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Kholodnyi Yar

The isolated terrain Kholodnyi Yar (Cold Ravine) is a relict forest tract and a historical sight covering an area of 533 hectares. Due to the steep slopes of ravines and gullies covered with a thick wood (124 types of trees) almost a mystic atmosphere reigns there. In the vil­lage of Buda it is possible to touch the millennial oak of Maxym Zaliznyak (the circumference of the trunk is 8.65 m. and it is 21.7 m. high). A monument to the leader of insurgents was erected in the village of Medvedivka. The name “Cold Ravine” is obviously linked with climatolo­gy. In summer cold air gathers in the deep wooded cavities and gullies, and from there always comes coolness. The remains of a few sites of ancient settlements have been preserved in the forests. The largest of them is Scythian or Motrona’s sit (6 th cent. B.C.). In the center of it there is an architectural monument – the Church of the Trinity of Motrona’s monastery. Everywhere in the territory of the Ravine and surrounding fields tower up the burial mounds of Scythian days and later epochs. During the foundation of Zaporozhian Sich the terri­tory south of the Cold Ravine was a frontier zone. After destroying the Sich, Empress Catherine II gave away these lands to her favorites. In the second half of the 19 th century the famous sugar manufac­turer Mykola Tereschenko became the owner of the Cold Ravine. During the Civil War of 1917-1920 there existed Kholodnoyarska republic, which was headed by brothers Chuchupaki. The peasants with arms in hands resisted the bolsheviks and the latter needed several years before they managed to come into power. To remove a potential threat, the communists closed Motrona’s cloister at the beginning of the 1920 th. With the outbreak of World War II the Ravine became the place of resistance again.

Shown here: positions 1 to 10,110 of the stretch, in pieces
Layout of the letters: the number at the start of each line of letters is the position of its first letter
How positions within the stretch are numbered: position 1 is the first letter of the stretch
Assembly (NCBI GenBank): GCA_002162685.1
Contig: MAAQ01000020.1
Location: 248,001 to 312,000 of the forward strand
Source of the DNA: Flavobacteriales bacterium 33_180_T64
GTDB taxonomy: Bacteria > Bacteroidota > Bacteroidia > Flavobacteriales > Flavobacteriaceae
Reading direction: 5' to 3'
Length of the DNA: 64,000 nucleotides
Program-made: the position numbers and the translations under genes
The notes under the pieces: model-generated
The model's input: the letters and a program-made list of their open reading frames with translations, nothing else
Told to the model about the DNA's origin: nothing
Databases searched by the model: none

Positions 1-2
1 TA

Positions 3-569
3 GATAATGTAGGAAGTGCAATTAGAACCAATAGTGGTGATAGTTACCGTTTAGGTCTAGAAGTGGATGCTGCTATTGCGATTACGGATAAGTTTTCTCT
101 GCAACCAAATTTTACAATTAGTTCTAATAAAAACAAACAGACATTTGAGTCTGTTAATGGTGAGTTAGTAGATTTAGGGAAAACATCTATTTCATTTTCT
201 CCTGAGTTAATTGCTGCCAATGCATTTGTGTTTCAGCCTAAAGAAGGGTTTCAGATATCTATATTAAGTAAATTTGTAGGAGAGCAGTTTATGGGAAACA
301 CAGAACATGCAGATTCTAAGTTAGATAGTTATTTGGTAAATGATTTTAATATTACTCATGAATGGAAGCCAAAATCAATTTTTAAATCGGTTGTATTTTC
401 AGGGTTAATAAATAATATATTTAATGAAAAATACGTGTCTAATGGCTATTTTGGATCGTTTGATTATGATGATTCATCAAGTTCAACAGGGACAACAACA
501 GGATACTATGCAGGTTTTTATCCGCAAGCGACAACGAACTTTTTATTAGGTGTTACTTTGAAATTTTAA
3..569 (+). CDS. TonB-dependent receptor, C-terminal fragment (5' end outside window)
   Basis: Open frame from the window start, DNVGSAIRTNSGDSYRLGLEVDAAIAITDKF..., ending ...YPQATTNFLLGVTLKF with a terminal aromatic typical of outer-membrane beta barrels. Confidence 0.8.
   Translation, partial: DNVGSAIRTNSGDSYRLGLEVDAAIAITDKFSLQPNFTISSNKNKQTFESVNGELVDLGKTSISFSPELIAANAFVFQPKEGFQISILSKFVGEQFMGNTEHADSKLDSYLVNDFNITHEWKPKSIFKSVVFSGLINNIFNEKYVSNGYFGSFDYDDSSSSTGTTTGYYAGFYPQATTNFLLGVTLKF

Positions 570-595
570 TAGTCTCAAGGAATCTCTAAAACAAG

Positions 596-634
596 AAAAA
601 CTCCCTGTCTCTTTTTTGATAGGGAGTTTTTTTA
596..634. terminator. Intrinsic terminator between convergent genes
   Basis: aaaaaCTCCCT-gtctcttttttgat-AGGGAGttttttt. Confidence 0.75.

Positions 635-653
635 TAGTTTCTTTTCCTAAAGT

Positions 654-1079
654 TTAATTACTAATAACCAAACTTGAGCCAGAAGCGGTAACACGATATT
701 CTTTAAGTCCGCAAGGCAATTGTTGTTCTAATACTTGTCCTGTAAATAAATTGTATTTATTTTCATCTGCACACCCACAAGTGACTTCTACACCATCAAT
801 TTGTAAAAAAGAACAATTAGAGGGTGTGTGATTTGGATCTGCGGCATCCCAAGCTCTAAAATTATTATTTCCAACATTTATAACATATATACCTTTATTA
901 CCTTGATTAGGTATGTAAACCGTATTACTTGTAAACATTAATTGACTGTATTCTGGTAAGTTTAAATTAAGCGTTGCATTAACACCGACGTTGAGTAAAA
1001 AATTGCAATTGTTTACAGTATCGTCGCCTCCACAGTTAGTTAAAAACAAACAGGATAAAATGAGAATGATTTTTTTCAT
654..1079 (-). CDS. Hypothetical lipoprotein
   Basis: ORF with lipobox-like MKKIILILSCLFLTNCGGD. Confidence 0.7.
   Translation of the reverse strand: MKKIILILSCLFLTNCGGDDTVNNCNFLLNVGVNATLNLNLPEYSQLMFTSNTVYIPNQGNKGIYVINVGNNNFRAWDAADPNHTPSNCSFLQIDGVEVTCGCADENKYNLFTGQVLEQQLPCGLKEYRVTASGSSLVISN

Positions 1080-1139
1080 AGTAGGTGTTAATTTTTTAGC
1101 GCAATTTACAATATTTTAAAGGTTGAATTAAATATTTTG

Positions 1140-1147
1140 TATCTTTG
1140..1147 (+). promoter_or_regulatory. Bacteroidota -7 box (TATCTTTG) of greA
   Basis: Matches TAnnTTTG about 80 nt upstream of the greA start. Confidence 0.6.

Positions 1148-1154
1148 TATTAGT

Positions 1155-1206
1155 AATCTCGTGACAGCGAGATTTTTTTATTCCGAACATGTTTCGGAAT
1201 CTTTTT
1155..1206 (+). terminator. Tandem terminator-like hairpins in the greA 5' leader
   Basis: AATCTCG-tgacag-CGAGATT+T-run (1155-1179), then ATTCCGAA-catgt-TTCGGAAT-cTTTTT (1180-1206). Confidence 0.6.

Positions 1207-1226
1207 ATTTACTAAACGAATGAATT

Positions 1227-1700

According to a legend the appearance of Motrona’s convent preceded the time when Prince Yaroslav the Wise presented the Cold Ravine to his voevode Myroslav. The latter built a new fortress on the remains of the Scythian settlement, and surrounded it with ramparts and a ditch. Setting forth for a campaign, the voevode or­dered his wife Motrona to take care of the fortress. On the way back Myroslav decided to check up vigilance of the outpost and for this purpose did not find a better idea, than to change his people into Petchenegs’ clothes. As soon as they approached the fortress, Mot­rona ordered “to beat the enemy.” Myroslav perished together with other warriors. To immortalize the memory of unwise, but beloved husband, Motrona built a convent and took the veil.

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